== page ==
Accountability is a big word with big scary implications. Think of the millions of dollars of “padding” companies and government agencies put into their numbers each year. Why? Because those managers might be held accountable to hit that goal. That’s why managers make sure their goals are achievable. And by achievable I mean a slam dunk with hardly any effort or change to how the business is being run today.
So what did accountability result in? Nothing. But is that really what the word means? Is that really what we want? Of course not. So let’s redefine accountability.
The new definition of accountability:
Accountability is the responsibility and challenge to perform beyond what anyone thought was possible.
If we make accountability a positive word and add a few key ingredients, we can start to change the behavior of our teams from cautiously “padding” their goals to ultimately achieving their goals.
4 Key Behaviors of the New Accountability
Set expectations based on Wildly Important Goals
You’ve probably heard of WIGs. They are part of Franklin Covey’s 4 Disciplines of Execution. Get your team together to agree on your strategy and what is really important. When everyone is part of the decision making process, even if they don’t agree, they will be bought in and go for bigger goals.
Make your WIGs publicly and widely known
When JFK challenged the nation to reach the moon in less than 10 years, he showed the world the new accountability. A public goal everyone knows about is something no one can hide from. A goal everyone is a part of is a goal that cannot fail. We the people, and you and your people, can accomplish the impossible if you all know and are excited about the goal and held accountable.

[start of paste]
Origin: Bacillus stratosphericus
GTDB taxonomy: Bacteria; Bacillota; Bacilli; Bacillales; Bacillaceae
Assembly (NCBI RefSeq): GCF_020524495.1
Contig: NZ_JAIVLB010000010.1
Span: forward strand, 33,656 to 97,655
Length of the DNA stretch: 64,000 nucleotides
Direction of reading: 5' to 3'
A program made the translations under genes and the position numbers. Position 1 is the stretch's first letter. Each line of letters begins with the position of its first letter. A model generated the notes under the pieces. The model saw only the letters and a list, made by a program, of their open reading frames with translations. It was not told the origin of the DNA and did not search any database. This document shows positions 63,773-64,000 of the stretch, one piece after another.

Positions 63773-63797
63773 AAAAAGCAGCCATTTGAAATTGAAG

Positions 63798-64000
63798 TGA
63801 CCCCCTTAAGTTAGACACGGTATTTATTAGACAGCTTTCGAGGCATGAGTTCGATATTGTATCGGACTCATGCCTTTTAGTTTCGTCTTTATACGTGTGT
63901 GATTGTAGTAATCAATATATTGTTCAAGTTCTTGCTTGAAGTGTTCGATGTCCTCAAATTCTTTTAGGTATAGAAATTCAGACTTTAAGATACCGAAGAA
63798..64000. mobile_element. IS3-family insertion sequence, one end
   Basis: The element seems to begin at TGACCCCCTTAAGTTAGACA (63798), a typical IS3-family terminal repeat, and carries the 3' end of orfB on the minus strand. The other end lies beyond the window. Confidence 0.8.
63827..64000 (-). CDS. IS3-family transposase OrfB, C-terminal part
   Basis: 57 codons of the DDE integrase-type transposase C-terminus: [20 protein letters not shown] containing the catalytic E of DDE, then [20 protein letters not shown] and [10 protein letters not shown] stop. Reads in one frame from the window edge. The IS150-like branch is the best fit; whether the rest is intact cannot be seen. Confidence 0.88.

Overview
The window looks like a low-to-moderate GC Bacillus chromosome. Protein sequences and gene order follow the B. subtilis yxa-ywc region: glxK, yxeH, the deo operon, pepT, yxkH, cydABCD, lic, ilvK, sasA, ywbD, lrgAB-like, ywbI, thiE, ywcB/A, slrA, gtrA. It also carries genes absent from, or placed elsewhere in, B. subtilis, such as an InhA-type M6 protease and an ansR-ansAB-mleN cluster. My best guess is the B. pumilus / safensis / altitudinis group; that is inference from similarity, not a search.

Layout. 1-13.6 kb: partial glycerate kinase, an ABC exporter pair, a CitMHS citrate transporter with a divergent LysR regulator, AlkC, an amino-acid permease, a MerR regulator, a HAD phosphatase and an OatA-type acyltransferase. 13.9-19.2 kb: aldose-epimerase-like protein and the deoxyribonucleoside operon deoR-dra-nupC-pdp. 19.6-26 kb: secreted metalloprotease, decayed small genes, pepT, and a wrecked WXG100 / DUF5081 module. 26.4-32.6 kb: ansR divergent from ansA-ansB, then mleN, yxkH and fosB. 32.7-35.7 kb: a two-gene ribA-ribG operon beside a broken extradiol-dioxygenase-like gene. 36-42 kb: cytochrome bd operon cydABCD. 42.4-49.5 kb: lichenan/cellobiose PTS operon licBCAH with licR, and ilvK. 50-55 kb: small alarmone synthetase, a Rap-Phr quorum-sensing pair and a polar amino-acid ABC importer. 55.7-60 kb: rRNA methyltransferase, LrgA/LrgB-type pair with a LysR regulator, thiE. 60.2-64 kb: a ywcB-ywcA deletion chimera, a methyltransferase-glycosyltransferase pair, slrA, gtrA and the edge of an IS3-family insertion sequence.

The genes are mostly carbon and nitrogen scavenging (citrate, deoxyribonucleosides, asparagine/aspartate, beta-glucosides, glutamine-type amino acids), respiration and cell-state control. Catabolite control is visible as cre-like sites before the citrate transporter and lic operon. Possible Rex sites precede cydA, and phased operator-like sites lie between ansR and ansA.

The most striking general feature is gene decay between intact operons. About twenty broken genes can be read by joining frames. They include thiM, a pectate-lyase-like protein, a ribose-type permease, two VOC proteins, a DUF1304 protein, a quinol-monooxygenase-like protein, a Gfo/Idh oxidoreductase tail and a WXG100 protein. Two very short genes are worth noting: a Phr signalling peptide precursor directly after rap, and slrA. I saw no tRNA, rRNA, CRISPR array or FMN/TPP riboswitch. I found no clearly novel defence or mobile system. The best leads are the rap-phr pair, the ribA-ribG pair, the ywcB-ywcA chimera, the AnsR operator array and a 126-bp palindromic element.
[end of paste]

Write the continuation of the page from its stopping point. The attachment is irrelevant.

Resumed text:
Free your team with clear Roles and Responsibilities
The United States Office of Personnel Management surveyed their leaders on accountability. Here’s what they found:
“…63 percent of managers said they were held accountable for the results of their programs, only 36 percent of them said they had the authority they needed to accomplish strategic goals.”
If you’re going to set big goals, you need a strong team. And the team leader must be free to make important decisions. Mistakes are better than inaction so get out of their way and give your leaders the power to achieve great things.
Reward the right behavior first
Results come second and only after people and processes do the right things. Reward collaboration, innovation, and trying new ideas. Reward results as well but only if the results were achieved with the right behaviors.
Good Leader – The leader walks the process daily, working with the operators to understand root causes of problems. Yield increases 30%. All employees are mentored and learn how to solve problems. They continue to solve problems when the manager leaves and yield climbs another 30%.
Bad Manager – The bull in a china shop. Manager shows up, starts making changes, and tells everyone how to do it right, or else. Yield increases 30% but morale declines, turnover skyrockets by 25%. Employees who stay don’t understand the “why” behind the new process. New employees are brought in and yield falls back to previous levels or worse.
Let’s free ourselves from the fear of old school accountability and hold ourselves to the new definition, striving to achieve what no one thought was possible. It takes courage and a culture of respect for those who dare to reach higher.
How to Create Accountability that Empowers Your Team